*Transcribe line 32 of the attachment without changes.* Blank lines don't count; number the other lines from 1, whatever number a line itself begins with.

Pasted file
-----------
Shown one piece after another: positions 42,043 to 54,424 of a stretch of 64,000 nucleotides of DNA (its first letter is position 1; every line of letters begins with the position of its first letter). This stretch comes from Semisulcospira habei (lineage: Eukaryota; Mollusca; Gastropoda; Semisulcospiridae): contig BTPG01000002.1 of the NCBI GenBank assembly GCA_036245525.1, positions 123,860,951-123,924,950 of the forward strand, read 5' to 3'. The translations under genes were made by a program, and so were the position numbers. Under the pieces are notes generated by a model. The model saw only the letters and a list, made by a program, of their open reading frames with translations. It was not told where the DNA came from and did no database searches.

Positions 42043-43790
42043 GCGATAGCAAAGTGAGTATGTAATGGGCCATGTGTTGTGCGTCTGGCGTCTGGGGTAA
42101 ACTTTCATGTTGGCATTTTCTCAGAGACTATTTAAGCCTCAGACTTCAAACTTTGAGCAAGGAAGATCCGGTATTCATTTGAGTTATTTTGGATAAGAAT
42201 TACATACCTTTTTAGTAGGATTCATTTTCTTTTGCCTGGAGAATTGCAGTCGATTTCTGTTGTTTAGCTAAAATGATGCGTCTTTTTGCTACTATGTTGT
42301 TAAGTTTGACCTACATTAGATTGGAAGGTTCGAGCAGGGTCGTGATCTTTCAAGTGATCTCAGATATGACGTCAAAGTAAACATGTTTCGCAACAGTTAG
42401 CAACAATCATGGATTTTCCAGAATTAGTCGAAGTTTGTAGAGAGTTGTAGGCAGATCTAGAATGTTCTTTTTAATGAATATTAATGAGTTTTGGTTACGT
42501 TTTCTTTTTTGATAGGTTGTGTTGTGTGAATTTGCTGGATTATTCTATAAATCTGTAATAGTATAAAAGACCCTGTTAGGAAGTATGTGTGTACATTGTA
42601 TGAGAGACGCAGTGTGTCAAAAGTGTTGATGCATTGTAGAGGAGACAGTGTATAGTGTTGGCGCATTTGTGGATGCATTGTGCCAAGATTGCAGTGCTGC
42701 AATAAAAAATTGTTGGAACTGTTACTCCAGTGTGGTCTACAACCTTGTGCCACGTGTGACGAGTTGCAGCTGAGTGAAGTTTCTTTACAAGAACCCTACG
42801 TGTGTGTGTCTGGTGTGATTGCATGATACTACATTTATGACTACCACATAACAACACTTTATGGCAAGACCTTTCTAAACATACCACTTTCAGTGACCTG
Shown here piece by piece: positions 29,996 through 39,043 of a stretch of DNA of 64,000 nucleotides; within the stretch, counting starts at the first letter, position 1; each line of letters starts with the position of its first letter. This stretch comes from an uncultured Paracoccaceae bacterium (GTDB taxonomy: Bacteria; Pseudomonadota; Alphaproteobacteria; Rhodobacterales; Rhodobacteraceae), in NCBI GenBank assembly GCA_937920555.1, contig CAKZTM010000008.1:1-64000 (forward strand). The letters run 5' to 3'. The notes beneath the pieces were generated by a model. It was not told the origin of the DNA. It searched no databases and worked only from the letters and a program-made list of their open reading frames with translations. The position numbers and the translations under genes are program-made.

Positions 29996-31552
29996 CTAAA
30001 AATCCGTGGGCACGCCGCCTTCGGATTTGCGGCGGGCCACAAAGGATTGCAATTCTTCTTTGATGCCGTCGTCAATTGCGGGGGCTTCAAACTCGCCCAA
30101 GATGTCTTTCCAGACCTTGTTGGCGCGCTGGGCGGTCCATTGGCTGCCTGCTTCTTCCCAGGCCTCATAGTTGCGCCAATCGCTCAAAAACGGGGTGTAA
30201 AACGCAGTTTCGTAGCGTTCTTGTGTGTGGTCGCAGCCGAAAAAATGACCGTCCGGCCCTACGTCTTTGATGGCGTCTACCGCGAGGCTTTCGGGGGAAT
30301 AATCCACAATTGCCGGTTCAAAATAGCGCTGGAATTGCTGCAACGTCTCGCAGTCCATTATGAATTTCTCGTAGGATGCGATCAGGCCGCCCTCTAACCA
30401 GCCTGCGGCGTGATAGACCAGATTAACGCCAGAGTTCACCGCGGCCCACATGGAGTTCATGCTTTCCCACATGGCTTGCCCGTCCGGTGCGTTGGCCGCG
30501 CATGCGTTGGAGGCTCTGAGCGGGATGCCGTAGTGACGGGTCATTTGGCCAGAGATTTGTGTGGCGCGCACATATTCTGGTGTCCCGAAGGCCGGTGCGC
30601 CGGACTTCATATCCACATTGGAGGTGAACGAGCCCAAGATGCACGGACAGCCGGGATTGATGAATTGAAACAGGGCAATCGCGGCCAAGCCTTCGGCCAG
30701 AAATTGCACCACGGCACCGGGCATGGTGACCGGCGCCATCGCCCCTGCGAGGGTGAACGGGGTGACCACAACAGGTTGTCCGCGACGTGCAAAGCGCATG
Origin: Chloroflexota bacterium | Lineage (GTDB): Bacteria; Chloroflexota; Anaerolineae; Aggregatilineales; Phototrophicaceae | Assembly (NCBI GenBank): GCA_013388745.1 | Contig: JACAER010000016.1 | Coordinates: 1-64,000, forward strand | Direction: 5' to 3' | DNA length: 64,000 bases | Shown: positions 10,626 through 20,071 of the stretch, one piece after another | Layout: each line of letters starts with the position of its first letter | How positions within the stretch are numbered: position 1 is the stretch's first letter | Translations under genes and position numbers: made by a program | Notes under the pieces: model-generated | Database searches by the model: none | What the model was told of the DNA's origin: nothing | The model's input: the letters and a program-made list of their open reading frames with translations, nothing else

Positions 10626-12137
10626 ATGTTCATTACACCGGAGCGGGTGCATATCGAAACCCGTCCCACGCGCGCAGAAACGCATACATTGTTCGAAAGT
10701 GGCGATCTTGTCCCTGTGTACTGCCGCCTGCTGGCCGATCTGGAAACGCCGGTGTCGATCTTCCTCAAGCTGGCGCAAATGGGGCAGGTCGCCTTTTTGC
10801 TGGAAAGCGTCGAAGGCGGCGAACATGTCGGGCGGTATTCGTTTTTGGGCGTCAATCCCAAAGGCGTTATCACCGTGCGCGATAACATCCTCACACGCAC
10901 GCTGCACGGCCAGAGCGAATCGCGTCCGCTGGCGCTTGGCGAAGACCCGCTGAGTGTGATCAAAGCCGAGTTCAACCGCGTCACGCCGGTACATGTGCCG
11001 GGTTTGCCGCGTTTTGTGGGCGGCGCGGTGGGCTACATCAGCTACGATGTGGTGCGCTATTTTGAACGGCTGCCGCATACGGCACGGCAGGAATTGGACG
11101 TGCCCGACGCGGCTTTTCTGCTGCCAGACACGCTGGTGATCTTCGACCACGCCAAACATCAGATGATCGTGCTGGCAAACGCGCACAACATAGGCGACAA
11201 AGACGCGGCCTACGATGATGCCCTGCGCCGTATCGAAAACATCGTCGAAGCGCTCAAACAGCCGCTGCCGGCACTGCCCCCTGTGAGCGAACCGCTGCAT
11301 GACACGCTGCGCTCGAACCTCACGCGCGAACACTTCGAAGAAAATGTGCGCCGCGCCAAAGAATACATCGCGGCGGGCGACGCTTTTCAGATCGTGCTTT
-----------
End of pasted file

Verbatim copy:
11301 GACACGCTGCGCTCGAACCTCACGCGCGAACACTTCGAAGAAAATGTGCGCCGCGCCAAAGAATACATCGCGGCGGGCGACGCTTTTCAGATCGTGCTTT